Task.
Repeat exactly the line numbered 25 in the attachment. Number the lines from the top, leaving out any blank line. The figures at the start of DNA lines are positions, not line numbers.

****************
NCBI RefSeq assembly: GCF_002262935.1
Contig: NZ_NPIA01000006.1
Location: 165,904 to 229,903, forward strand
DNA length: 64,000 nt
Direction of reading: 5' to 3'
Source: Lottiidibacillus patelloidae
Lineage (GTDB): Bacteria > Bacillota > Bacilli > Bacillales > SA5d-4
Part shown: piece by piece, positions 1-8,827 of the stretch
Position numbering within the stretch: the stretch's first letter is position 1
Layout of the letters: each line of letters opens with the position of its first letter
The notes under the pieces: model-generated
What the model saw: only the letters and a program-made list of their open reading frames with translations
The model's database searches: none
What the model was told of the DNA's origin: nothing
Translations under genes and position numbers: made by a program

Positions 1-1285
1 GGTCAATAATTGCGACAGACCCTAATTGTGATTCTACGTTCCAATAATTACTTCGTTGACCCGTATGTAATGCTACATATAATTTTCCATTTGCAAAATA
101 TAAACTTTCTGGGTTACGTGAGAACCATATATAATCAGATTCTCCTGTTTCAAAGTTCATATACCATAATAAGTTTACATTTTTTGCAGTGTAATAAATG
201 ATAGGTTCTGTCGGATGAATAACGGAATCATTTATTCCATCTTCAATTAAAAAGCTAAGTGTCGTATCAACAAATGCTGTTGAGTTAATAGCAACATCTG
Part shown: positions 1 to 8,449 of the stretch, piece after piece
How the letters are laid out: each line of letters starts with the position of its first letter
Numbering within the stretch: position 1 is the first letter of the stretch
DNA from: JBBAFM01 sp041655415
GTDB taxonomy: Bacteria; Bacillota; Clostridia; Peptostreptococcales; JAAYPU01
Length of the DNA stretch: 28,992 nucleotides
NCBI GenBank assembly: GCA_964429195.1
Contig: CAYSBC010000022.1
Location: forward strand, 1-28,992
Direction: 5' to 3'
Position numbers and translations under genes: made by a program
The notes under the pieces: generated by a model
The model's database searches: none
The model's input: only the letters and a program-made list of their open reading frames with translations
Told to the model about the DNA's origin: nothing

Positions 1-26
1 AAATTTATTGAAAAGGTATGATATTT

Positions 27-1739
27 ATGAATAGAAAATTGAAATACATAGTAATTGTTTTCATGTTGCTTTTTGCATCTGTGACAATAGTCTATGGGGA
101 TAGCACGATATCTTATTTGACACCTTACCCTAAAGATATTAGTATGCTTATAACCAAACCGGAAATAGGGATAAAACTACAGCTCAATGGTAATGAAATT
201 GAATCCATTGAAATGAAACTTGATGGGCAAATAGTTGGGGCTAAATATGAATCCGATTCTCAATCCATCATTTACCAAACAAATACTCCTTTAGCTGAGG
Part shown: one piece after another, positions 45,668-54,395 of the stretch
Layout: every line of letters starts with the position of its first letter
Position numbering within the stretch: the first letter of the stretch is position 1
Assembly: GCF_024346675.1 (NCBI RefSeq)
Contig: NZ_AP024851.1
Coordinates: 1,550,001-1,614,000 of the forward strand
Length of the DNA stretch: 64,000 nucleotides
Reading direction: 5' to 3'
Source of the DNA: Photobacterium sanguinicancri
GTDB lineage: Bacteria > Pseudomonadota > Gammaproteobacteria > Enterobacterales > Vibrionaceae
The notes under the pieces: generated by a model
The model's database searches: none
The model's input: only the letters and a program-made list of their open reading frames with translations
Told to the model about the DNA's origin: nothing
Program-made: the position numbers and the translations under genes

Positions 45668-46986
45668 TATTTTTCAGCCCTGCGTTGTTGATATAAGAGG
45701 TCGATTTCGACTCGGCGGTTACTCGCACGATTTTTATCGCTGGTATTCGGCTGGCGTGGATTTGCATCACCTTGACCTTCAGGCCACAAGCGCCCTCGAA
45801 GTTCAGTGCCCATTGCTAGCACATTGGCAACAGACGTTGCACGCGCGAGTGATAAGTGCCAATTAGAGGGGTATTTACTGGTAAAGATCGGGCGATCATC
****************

Length of the DNA stretch: 28,992 nucleotides